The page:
For one… I really did fall in love with the LotR Soundtrack. It has probably replaced my previous favorite Soundtrack as my new all-time-favorite. (The previous, of course, was one by Williams; specifically that of original Star Wars trilogy.)

          Why it comes off sounding archetypal instead of iconic: well, for one, as you point out Williams is kind of a genius in that regard. (In fact, I’ve only heard two pieces/tracks among all the soundtracks of his that I’ve listened two across different films wherein the one reminds me of the other, and that’s one of the Genereal Greivous tracks from Star Wars Ep III soundtrack, which reminds me greatly of the Raptor Attack sequences in the Jurassic Park soundtrack.) That he can score so many movies with so little cross-series contamination, as it were, is a testament to his versatility. Few other composers have that gift.

          Howard Shore, the composer of LotR isn’t one that has that gift, even if he is a pretty great composer as well. Still, there are several iconic tracks in the LotR sountrack, and the soundtrack is pretty unique and stirring in its own regard. But the images those iconic tracks bring to the mind, upon hearing them… are of archetypal scenes rather than iconic scenes, if that makes any sense. Visions of the intrepid band of heroes making their way through the mountains, of a terrible evil hunting down the hero, of an army of mounted cavalry bearing down on the barbarian horde, of flights through fiery realms of darkness. Though all of that and more is present in LotR, the scenes themselves have been repeated so many times throughout the body of fantasy literature that they don’t feel specific to LotR. So, when I key up this soundtrack, there’s always a perfect track for any such thematically similar scene I may be writing.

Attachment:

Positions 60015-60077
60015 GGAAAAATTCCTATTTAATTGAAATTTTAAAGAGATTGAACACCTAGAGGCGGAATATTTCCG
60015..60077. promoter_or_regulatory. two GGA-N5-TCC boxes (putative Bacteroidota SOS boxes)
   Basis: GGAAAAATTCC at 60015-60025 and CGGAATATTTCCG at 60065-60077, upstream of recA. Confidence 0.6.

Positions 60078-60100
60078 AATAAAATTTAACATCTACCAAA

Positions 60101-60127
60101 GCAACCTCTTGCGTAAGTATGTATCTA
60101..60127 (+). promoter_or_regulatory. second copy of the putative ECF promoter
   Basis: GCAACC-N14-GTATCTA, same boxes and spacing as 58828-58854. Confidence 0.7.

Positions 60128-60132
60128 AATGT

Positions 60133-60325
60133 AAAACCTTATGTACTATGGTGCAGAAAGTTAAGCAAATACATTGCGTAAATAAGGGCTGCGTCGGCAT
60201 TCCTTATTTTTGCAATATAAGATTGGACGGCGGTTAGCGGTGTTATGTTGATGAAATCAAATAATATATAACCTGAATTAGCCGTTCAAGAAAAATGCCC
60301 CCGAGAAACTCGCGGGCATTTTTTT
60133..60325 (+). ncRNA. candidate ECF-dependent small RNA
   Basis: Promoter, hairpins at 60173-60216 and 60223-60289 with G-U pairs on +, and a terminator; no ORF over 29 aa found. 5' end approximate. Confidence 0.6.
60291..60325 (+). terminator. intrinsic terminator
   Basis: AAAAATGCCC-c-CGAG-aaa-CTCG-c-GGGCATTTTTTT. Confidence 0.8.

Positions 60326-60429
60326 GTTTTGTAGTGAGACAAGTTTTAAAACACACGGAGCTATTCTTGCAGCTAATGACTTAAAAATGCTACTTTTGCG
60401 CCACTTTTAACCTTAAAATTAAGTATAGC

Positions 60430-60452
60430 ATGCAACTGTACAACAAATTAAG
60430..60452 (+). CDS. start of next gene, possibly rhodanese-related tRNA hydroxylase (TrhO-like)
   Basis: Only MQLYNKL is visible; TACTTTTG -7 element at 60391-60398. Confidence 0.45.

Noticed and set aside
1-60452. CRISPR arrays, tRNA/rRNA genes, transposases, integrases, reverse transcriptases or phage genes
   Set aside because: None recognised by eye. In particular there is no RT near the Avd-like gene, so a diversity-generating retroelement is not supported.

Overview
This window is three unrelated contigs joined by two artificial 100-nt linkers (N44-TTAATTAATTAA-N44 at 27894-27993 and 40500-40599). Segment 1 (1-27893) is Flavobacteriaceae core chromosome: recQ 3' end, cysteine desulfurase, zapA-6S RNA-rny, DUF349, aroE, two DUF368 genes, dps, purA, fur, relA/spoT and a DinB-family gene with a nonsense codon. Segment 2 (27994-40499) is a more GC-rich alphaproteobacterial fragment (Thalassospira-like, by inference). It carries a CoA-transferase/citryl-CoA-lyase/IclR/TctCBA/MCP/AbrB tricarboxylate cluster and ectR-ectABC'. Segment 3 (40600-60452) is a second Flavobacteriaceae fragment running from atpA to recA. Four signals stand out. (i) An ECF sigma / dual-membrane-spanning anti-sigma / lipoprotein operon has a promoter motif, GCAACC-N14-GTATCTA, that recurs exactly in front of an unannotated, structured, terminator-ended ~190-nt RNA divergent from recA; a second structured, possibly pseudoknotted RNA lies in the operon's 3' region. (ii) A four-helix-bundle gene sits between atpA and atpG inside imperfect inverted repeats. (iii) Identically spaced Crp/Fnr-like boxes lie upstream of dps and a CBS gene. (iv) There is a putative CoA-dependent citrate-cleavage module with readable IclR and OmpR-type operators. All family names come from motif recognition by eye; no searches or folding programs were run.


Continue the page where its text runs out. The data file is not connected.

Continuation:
That’s my thought on why it works, anyway.

          But with Williams… I can’t hear the opening strains of Star Wars without seeing the opening crawl. I can’t hear the heroic fanfare to Superman without seeing the man in the red cape flying toward’s Earth’s blue globe. I can’t hear the stirring main theme of Jurassic Park without seeing a herd of brachiosaurs reaching their impossibly high necks toward the trees.


          • Lol. God, I love Jurassic Park…and the ride at Universal Studios.

            “…one of the Genereal Greivous tracks from Star Wars Ep III soundtrack, which reminds me greatly of the Raptor Attack sequences in the Jurassic Park soundtrack.”

            Huh. Great, now I have to go watch those parts to hear this! Haha. Because I totally love picking up on that kind of stuff.

            Yes, John Williams does have a gift in this regard. I remember hearing a theme in The Spiderwick Chronicles which sounds almost exactly like one used in Casper. It also bugs me when commercials use the same songs, even if they are spaced apart about a year or so. (Hello? I will still remember.) Even after five years I will remember, if I’ve heard of it before.

            I prefer when music is unique to the story being told, be it in a movie, a TV show or even a commercial. Still, I can understand that it gets difficult to come up with fresh stuff all the time. It’s just disappointing when you hear recycled stuff, you know?

            Also, I get what you’re saying about “archetypal” versus “iconic,” I think. It’s almost like a difference in brush strokes; where maybe Howard Shore was trying to create broader impressions in LotR and capture a general essence, Williams really wanted to zero in on every little detail within the scenes in Star Wars, capturing the twists and turns and details of each individual moment as they occurred. It might be that they just approached their scores differently.